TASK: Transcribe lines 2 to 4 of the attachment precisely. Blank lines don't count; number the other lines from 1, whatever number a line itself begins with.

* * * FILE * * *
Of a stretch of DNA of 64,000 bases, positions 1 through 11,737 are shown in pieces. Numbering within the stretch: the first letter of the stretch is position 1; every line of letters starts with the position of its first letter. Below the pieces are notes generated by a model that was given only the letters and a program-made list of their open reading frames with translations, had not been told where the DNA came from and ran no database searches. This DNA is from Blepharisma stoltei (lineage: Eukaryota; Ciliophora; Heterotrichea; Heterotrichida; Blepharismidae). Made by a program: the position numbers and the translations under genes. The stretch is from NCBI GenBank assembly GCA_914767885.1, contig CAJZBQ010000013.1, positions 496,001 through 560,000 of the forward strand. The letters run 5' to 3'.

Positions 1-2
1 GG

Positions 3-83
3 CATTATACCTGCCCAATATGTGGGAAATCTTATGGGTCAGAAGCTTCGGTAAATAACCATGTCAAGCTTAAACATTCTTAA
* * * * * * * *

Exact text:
Positions 1-2
1 GG

Positions 3-83